- A. Factoring
This notion of a programming interface is known to those skilled in the art and is clear from the foregoing detailed description of the invention. There are, however, other ways to implement a programming interface, and, unless expressly excluded, these too are intended to be encompassed by the claims set forth at the end of this specification. Such other ways may appear to be more sophisticated or complex than the simplistic view of FIGS. 1B and 1C, but they nonetheless perform a similar function to accomplish the same overall result. We will now briefly describe some illustrative alternative implementations of a programming interface.
- B. Redefinition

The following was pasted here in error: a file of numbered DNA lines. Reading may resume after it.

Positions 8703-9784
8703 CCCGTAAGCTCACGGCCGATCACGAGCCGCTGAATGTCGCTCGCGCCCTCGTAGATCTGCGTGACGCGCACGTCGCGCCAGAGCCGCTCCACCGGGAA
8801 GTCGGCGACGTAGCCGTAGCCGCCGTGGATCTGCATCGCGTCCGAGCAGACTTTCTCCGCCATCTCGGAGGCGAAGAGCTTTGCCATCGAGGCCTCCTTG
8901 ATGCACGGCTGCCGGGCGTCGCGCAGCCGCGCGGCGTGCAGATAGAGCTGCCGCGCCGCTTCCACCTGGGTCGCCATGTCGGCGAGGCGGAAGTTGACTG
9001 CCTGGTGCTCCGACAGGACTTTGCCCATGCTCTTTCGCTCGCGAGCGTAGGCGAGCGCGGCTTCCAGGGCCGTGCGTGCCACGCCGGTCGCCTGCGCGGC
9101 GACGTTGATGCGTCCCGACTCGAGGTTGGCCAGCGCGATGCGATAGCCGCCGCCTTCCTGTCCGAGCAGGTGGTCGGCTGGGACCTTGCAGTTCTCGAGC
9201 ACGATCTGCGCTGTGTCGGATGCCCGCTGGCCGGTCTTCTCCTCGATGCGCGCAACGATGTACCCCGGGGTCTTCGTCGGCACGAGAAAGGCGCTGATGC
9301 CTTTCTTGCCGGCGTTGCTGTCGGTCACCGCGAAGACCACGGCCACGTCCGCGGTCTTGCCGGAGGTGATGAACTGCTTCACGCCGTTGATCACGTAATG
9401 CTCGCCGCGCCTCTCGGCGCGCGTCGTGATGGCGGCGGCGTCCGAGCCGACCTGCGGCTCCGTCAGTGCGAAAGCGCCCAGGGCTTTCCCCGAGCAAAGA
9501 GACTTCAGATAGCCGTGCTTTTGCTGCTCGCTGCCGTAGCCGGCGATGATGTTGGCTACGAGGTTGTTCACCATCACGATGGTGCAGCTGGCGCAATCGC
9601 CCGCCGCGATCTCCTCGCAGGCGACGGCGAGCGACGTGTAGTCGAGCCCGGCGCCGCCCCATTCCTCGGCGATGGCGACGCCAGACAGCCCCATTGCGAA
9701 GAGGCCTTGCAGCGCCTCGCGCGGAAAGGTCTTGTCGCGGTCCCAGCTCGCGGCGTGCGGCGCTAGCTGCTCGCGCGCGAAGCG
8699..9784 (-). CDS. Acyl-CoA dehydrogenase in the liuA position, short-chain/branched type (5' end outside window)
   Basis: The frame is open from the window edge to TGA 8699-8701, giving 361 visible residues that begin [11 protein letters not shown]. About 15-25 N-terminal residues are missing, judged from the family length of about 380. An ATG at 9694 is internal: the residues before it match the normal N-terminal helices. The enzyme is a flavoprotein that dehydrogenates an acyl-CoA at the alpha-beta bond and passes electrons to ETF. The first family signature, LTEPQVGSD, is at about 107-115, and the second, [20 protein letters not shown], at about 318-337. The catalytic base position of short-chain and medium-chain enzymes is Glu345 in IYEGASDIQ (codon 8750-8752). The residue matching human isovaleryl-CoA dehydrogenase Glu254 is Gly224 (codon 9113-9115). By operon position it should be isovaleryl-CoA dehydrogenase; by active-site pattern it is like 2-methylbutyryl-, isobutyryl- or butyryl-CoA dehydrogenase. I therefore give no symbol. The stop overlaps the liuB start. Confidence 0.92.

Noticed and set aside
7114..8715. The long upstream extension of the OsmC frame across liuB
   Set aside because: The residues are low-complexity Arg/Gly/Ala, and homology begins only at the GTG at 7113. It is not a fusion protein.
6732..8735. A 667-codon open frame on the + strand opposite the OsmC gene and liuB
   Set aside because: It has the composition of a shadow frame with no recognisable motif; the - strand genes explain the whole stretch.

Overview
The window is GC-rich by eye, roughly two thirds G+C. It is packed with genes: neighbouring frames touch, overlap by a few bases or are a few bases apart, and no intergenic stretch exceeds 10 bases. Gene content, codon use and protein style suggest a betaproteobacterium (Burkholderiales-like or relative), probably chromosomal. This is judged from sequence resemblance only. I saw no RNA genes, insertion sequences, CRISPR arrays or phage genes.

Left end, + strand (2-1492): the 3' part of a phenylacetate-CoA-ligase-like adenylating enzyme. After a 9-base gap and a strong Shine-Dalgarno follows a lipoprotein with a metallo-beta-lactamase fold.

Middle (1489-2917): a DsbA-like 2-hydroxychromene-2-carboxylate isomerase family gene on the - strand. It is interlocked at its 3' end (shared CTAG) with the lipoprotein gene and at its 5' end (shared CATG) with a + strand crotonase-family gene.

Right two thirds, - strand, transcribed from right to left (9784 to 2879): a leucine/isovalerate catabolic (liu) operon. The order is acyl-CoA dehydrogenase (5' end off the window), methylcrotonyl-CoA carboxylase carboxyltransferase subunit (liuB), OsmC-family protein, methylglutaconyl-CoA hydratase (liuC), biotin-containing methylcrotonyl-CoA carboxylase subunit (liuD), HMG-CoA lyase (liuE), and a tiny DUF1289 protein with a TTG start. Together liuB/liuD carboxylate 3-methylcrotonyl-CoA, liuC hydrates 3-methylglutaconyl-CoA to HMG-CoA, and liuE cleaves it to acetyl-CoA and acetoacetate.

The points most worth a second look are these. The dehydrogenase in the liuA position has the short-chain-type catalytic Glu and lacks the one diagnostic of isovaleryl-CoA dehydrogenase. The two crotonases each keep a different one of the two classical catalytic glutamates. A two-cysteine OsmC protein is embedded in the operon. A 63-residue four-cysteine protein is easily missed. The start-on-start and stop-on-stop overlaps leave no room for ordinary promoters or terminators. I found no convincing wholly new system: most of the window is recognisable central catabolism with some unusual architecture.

A communication from one code segment to another may be accomplished indirectly by breaking the communication into multiple discrete communications. This is depicted schematically in FIGS. 1D and 1E. As shown, some interfaces can be described in terms of divisible sets of functionality. Thus, the interface functionality of FIGS. 1B and 1C may be factored to achieve the same result, just as one may mathematically provide 24, or 2 times 2 times 3 times 2. Accordingly, as illustrated in FIG. 1D, the function provided by interface Interface1 may be subdivided to convert the communications of the interface into multiple interfaces Interface1A, Interface1B, Interface1C, etc. while achieving the same result. As illustrated in FIG. 1E, the function provided by interface I1 may be subdivided into multiple interfaces I1 a, I1 b, I1 c, etc. while achieving the same result. Similarly, interface I2 of the second code segment which receives information from the first code segment may be factored into multiple interfaces I2 a, I2 b, I2 c, etc. When factoring, the number of interfaces included with the 1st code segment need not match the number of interfaces included with the 2nd code segment. In either of the cases of FIGS. 1D and 1E, the functional spirit of interfaces Interface1 and I1 remain the same as with FIGS. 1B and 1C, respectively. The factoring of interfaces may also follow associative, commutative, and other mathematical properties such that the factoring may be difficult to recognize. For instance, ordering of operations may be unimportant, and consequently, a function carried out by an interface may be carried out well in advance of reaching the interface, by another piece of code or interface, or performed by a separate component of the system. Moreover, one of ordinary skill in the programming arts can appreciate that there are a variety of ways of making different function calls that achieve the same result.